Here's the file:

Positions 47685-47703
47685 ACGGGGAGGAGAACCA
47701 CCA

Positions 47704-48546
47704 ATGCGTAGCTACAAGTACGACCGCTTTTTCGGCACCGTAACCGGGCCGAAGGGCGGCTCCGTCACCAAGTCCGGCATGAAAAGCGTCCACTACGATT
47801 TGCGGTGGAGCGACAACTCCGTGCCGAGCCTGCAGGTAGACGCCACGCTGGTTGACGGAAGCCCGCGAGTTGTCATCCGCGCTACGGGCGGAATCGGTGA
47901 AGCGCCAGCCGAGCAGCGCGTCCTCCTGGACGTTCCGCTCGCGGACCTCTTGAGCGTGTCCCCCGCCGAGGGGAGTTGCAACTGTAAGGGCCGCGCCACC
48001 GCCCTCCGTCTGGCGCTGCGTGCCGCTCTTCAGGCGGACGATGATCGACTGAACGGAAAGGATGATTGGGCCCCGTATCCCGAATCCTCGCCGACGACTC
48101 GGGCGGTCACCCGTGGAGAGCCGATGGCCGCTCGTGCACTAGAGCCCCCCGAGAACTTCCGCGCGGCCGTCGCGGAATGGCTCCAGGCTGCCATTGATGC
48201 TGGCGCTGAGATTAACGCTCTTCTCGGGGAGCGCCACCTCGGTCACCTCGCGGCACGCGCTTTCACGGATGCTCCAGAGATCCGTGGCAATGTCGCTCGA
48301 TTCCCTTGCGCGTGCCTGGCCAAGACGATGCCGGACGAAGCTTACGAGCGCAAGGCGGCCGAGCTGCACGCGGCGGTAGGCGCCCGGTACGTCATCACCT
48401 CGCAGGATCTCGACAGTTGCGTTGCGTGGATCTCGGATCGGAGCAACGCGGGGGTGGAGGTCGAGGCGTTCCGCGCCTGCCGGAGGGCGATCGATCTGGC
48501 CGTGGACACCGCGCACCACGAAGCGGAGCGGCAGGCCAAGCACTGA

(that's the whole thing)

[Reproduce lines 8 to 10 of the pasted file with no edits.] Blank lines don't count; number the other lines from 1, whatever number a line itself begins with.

48001 GCCCTCCGTCTGGCGCTGCGTGCCGCTCTTCAGGCGGACGATGATCGACTGAACGGAAAGGATGATTGGGCCCCGTATCCCGAATCCTCGCCGACGACTC
48101 GGGCGGTCACCCGTGGAGAGCCGATGGCCGCTCGTGCACTAGAGCCCCCCGAGAACTTCCGCGCGGCCGTCGCGGAATGGCTCCAGGCTGCCATTGATGC
48201 TGGCGCTGAGATTAACGCTCTTCTCGGGGAGCGCCACCTCGGTCACCTCGCGGCACGCGCTTTCACGGATGCTCCAGAGATCCGTGGCAATGTCGCTCGA